AMaGA advocacy for Aus ntl cultural instns
The 55-year-old National Library of Australia has structural problems. (Supplied: National Library of Australia).
Georgia Roberts & Harry Frost, Canberra galleries, museums call for urgent budget aid to undo decade of ‘utter neglect’, ABC Radio Canberra, 23 September 2022
Canberra’s top museums and galleries say they cannot afford to fix their ageing buildings and are pleading for financial aid in next month’s federal budget.
- Lobby group says cultural institutions urgently need an extra $800 million for upgrades
- Australian War Memorial has been well-funded while other institutions have struggled
- National Library of Australia chief says the building has major problems
A lobby group representing the cultural institutions said about $800 million was needed to repair the facilities, which include places like the National Gallery of Australia (NGA) and the National Library of Australia (NLA).
Katie Russell, the national director of the Australian Museums and Galleries Association, said the funding was needed urgently to undo a decade of “utter neglect”.
“The threat is very real in terms of people’s experience of our cultural institutions and also what we can offer across the nation,” she said.
“It’s been a lack of recognition of what [the institutions] offer the Australian people and what they can showcase internationally.”
Efficiency dividends unfairly hit institutions
A parliamentary inquiry in 2008 and a Finance Department review in 2011 found that so-called “efficiency dividends” — annual cuts to government operating budgets — unfairly affected smaller agencies like cultural institutions.
However, both sides of politics have since relied on these dividends to save money. The Albanese government plans to continue to impose small efficiency cuts of 1 per cent a year.
Despite the dividends, most institutions had relatively stable funding over the past decade after the effects of inflation were considered.
One exception was the Australian War Memorial (AWM), which received large budget increases in recent years.
Another was the NLA, which incurred both a real funding cut and staff losses.
The library’s director-general, Marie-Louise Ayres, said the biggest problem was a lack of investment in infrastructure.
“We don’t receive any capital allocations to look after our buildings, which are very large and have significant heritage issues,” she told ABC radio.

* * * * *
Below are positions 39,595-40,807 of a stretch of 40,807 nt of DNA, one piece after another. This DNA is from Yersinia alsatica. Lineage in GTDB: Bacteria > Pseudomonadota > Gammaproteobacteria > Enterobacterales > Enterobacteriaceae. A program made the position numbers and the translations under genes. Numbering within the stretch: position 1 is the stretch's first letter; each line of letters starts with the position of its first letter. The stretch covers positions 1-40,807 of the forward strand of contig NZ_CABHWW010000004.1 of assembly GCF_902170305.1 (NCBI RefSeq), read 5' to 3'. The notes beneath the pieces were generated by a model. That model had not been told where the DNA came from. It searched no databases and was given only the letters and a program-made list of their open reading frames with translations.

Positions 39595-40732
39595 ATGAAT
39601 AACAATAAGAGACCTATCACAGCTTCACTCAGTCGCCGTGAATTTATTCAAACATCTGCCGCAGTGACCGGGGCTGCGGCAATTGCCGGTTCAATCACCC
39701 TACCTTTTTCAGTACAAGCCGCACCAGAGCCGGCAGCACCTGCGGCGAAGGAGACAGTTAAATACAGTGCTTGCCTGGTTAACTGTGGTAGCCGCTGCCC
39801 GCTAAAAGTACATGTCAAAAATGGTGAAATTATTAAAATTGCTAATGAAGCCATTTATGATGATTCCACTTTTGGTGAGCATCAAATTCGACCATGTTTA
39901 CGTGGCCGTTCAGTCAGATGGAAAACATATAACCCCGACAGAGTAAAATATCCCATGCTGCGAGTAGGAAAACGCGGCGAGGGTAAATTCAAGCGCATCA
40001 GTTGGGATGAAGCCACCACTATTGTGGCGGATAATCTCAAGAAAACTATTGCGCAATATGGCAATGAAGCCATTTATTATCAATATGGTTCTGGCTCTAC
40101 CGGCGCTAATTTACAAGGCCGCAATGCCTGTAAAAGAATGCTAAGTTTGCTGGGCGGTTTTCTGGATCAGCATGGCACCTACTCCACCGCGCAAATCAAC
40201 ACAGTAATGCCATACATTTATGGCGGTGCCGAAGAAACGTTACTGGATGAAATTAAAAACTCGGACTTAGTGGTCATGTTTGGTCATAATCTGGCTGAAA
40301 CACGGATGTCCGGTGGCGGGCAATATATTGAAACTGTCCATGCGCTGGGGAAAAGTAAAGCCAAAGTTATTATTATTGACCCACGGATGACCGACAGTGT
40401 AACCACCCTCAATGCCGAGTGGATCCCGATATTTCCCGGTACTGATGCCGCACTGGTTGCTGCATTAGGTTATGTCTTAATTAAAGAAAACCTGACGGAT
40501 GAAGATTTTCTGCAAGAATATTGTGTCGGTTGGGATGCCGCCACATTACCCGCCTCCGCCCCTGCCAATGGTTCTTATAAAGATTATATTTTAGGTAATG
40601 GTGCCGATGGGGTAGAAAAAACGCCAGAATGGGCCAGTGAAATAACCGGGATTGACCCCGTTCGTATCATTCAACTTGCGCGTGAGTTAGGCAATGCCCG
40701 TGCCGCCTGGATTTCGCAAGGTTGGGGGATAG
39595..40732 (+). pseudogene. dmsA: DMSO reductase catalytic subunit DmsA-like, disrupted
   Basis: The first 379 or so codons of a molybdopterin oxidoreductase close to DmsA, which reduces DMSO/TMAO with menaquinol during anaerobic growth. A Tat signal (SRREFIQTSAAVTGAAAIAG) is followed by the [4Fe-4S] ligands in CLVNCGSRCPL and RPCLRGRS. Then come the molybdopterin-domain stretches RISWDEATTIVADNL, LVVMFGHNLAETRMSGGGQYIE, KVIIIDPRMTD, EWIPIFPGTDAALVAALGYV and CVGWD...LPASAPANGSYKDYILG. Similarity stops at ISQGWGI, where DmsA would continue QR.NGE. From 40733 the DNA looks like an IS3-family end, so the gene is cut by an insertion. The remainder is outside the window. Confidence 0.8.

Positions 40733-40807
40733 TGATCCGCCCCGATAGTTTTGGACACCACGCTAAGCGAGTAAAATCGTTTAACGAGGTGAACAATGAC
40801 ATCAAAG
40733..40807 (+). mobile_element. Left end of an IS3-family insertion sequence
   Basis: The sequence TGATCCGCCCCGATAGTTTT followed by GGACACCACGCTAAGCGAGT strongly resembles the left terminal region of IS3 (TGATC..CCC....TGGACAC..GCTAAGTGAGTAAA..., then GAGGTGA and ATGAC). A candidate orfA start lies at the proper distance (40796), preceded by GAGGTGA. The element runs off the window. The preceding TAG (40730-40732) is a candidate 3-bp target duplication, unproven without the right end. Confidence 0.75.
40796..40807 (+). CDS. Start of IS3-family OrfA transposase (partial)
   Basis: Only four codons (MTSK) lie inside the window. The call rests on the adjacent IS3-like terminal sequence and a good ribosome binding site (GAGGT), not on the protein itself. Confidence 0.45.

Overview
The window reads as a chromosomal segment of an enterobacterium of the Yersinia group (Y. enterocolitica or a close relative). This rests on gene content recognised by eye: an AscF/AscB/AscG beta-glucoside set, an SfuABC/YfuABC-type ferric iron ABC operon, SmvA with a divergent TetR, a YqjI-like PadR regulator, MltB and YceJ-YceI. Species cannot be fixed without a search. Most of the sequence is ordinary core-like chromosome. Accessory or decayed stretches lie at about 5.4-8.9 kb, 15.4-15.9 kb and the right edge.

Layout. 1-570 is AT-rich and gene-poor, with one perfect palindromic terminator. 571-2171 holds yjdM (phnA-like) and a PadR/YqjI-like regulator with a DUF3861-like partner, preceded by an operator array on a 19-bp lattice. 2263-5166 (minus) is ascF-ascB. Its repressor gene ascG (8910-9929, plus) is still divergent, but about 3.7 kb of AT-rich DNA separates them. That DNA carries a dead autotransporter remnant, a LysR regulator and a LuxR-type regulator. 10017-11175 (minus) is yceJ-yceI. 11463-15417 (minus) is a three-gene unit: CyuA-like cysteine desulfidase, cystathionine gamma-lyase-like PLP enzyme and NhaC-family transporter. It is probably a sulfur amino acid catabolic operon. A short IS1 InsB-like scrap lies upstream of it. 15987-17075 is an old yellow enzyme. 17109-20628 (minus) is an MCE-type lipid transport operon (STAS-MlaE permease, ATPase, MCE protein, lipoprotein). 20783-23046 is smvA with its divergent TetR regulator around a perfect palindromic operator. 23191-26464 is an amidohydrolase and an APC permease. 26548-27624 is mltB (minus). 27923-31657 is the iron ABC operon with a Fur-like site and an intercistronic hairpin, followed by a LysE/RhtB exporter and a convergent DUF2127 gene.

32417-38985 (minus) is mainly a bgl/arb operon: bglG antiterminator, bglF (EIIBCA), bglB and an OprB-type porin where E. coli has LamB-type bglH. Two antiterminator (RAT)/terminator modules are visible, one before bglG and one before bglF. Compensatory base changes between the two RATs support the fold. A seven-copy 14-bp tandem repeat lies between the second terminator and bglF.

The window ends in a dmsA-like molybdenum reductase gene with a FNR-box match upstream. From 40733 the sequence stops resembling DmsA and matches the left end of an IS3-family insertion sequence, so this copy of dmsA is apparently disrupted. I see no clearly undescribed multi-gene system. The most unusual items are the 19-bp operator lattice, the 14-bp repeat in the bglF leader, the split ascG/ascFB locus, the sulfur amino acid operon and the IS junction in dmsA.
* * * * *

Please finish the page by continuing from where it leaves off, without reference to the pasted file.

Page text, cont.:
“All of our buildings have leaks, ancient air-conditioning issues, accessibility issues, and are inefficient from an energy perspective.”
Dr Ayres said the library was unable to keep accommodating its growing collection or digitise its archives.
Since 2017, the NLA had not received any funds for these archives, including the popular online service Trove, she said.
However, the library did receive funds to fix some of the 55-year-old building’s problems, including its ageing windows and air conditioning.
Dr Ayres said she was not holding her breath for institutions like hers to receive more funding in the coming budget.
“Do I expect that come the May budget that there’s going to be a huge pot of gold that is going to magically address 35 years of funding problems? No, I don’t,” she said.
But beyond this budget, Dr Ayres said she hoped for longer-term investment.
“If we don’t look after our cultural institutions, we’re not looking after the very heart of our memory, and we will be thinner as a nation in the future if we don’t address this now.”
Hopes lie in new cultural policy
The Albanese government is developing a national cultural policy, which it plans to release later this year.
Ms Russell said she had spoken with federal Arts Minister Tony Burke about the policy and was optimistic it might help.
“It’s a chance to rectify the situation, to address those years of neglect and see something happen for these cultural institutions collectively that restore their value and ability to serve the public,” she said.
“I think it is gratifying that this is being developed as a cultural policy — it’s more all-encompassing than an arts policy.”
She did not begrudge the extra funding set aside for the AWM’s redevelopment, but said it was understandable that staff in other institutions felt a “bit of envy” over the war memorial’s budget.
Mr Burke said no decisions had been made about the policy or further funding; he was still consulting widely.
“For a decade, the previous government’s culture war hit our collecting institutions hard,” he said.
However, the minister said the institutions’ budget submissions showed “how dire the situation has become”.